The partitioning of total nitrate (TNO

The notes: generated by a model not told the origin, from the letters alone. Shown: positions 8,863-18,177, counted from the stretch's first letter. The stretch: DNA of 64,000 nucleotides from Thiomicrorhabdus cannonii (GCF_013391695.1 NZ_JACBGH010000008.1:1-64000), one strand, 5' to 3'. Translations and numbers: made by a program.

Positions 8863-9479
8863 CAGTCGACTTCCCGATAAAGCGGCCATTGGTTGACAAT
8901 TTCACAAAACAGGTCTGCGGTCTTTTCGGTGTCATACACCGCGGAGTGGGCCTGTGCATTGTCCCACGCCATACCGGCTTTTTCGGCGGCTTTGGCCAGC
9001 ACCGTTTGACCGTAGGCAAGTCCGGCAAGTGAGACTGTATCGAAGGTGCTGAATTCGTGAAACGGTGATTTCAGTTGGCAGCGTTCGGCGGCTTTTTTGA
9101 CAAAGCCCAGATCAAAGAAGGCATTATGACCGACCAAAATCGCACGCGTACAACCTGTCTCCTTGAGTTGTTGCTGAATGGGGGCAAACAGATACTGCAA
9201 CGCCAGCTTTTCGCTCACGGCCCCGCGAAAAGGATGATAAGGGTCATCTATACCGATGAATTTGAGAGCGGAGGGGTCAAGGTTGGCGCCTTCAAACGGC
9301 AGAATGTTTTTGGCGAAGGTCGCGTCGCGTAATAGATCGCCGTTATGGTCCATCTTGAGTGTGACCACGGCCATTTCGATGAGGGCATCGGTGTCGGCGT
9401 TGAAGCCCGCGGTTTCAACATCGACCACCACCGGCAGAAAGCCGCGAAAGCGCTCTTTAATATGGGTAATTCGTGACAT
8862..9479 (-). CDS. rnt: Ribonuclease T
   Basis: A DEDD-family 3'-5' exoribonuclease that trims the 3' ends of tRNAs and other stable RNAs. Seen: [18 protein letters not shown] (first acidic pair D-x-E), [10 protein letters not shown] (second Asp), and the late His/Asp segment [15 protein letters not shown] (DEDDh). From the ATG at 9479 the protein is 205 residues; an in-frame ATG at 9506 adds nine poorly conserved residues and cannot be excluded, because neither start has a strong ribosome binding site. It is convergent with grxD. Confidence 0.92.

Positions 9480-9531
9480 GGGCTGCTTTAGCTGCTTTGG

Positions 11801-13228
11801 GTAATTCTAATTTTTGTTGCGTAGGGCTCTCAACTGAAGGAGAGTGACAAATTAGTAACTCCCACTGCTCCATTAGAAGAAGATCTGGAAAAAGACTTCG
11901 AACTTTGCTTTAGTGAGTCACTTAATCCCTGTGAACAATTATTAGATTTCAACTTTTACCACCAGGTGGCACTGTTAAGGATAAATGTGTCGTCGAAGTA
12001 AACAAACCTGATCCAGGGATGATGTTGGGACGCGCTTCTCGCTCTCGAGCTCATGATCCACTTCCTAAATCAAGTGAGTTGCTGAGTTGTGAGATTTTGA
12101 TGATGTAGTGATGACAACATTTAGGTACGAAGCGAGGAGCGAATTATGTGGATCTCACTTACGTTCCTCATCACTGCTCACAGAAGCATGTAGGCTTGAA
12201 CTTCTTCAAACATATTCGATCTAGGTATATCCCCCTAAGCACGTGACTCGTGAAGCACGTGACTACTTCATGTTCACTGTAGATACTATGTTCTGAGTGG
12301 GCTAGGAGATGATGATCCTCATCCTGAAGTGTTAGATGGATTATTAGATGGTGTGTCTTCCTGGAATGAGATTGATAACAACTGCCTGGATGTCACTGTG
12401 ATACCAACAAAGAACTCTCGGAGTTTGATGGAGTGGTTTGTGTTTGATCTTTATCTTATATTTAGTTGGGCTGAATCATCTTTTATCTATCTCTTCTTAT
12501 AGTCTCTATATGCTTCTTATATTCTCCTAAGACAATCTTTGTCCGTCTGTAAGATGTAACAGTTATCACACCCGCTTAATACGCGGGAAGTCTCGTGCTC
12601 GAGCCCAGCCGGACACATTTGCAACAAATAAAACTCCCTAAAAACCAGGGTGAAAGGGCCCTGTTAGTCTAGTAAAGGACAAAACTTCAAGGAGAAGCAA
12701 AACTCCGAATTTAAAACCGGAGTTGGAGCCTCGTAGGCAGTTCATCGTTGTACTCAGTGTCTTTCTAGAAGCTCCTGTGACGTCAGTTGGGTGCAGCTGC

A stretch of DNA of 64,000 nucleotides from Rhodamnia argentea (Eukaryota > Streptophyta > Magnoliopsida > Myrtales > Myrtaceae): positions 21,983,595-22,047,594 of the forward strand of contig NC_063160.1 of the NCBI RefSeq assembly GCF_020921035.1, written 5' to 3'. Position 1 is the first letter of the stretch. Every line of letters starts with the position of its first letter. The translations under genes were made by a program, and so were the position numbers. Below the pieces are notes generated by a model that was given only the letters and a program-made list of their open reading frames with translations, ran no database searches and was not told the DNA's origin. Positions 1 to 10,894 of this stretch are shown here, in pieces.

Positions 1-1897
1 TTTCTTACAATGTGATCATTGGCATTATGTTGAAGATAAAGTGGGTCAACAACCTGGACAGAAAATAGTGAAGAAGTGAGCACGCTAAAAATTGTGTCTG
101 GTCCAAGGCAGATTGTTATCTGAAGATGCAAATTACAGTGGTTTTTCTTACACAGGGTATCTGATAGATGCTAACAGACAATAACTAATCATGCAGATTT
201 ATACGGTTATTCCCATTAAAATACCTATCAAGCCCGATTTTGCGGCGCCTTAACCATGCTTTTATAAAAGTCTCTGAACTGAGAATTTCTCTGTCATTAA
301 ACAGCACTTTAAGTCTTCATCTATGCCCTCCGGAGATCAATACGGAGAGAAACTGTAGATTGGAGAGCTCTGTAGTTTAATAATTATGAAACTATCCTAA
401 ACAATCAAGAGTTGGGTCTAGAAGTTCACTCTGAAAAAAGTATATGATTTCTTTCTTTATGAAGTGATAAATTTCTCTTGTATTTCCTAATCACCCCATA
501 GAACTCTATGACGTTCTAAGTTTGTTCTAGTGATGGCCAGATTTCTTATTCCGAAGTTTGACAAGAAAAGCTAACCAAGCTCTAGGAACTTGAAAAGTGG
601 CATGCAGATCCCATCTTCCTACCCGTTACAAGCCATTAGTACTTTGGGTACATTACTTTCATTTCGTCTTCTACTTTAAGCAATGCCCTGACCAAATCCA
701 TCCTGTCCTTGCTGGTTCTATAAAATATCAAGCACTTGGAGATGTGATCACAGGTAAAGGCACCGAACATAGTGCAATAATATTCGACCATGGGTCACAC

3) and total ammonium (TNH 4) between gas and aerosol phases is studied with two thermodynamic equilibrium models, ISORROPIA and the aerosol inorganics model (AIM), and three data sets: high time resolution measurement data from the 1999 Atlanta Supersite Experiment (summer case) and the 2002 Pittsburgh Air Quality Study (PAQS) Supersite Experiment (winter case), and 12-hour measurement data from the Clinton site, North Carolina, in 1999. At the Atlanta site, both models reproduced a large percentage of the observed aerosol NHj and HNO 3 (NH 4: >94% and HNO 3: >86%) within a factor of 1.5, whereas neither model reproduced a majority of observed aerosol NO 3- and NH 3 (NO 3-: <48% and NH 3: <51%) within a factor of 2. At the Pittsburgh site, both models reproduced more than 76% of observed NO 3 - within a factor of 2. At the Clinton site, both models performed a little better on aerosol NO 3- (47-58% within a factor of 1.5) than at the Atlanta site but worse than at the Pittsburgh site. Sensitivity test of thermodynamic models with Gaussian random errors indicates that in many cases, measurement errors in SO 42- and TNH 4 can explain a major fraction of the discrepancies between the equilibrium model predictions and observations in partitioning of TNO 3. Comparison of predictions of the three-dimensional (3-D) Community Multiscale Air Quality (CMAQ) model with the observations over the continental United States indicates that the performance of the 3-D model for NO 3-, HNO 3, NH 4-, and NH 3 strongly depends on its performance for TNO 3, TNH 4, and SO 42-. Tests show that errors associated with SO 42- and TNH 4 predictions of the 3-D model can result in the thermodynamic model calculation replicating only 47% and 60% of base case NO 3- within a factor of 2 for summer and winter cases, respectively. It was found that errors in TNH 4 are more critical than errors in SO 42- to prediction of NO 3-. Copyright 2005 by the American Geophysical Union.